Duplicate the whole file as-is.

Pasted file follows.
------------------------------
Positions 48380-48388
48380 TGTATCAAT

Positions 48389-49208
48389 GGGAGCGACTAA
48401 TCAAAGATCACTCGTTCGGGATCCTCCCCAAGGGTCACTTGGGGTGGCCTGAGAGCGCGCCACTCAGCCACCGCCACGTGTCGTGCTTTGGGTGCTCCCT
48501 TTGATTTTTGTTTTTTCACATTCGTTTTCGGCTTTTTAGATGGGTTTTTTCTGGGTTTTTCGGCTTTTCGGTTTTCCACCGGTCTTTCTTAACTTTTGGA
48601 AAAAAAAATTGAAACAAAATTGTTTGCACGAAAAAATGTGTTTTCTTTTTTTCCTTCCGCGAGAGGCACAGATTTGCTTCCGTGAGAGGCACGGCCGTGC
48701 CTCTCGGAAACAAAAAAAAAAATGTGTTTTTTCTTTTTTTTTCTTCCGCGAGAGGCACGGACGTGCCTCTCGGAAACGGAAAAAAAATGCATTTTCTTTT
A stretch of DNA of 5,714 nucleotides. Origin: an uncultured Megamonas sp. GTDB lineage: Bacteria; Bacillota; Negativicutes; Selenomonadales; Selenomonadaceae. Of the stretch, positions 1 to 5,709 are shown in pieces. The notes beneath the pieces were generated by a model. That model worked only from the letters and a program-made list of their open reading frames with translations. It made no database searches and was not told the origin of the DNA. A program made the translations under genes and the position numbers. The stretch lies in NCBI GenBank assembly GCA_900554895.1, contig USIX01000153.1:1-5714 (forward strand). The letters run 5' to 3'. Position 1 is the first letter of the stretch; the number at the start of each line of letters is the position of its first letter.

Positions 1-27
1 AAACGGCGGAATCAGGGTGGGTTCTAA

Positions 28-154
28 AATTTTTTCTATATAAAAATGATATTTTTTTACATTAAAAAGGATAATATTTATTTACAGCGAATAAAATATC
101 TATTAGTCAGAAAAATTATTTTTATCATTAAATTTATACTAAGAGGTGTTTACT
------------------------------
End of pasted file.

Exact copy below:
Positions 48380-48388
48380 TGTATCAAT

Positions 48389-49208
48389 GGGAGCGACTAA
48401 TCAAAGATCACTCGTTCGGGATCCTCCCCAAGGGTCACTTGGGGTGGCCTGAGAGCGCGCCACTCAGCCACCGCCACGTGTCGTGCTTTGGGTGCTCCCT
48501 TTGATTTTTGTTTTTTCACATTCGTTTTCGGCTTTTTAGATGGGTTTTTTCTGGGTTTTTCGGCTTTTCGGTTTTCCACCGGTCTTTCTTAACTTTTGGA
48601 AAAAAAAATTGAAACAAAATTGTTTGCACGAAAAAATGTGTTTTCTTTTTTTCCTTCCGCGAGAGGCACAGATTTGCTTCCGTGAGAGGCACGGCCGTGC
48701 CTCTCGGAAACAAAAAAAAAAATGTGTTTTTTCTTTTTTTTTCTTCCGCGAGAGGCACGGACGTGCCTCTCGGAAACGGAAAAAAAATGCATTTTCTTTT
A stretch of DNA of 5,714 nucleotides. Origin: an uncultured Megamonas sp. GTDB lineage: Bacteria; Bacillota; Negativicutes; Selenomonadales; Selenomonadaceae. Of the stretch, positions 1 to 5,709 are shown in pieces. The notes beneath the pieces were generated by a model. That model worked only from the letters and a program-made list of their open reading frames with translations. It made no database searches and was not told the origin of the DNA. A program made the translations under genes and the position numbers. The stretch lies in NCBI GenBank assembly GCA_900554895.1, contig USIX01000153.1:1-5714 (forward strand). The letters run 5' to 3'. Position 1 is the first letter of the stretch; the number at the start of each line of letters is the position of its first letter.

Positions 1-27
1 AAACGGCGGAATCAGGGTGGGTTCTAA

Positions 28-154
28 AATTTTTTCTATATAAAAATGATATTTTTTTACATTAAAAAGGATAATATTTATTTACAGCGAATAAAATATC
101 TATTAGTCAGAAAAATTATTTTTATCATTAAATTTATACTAAGAGGTGTTTACT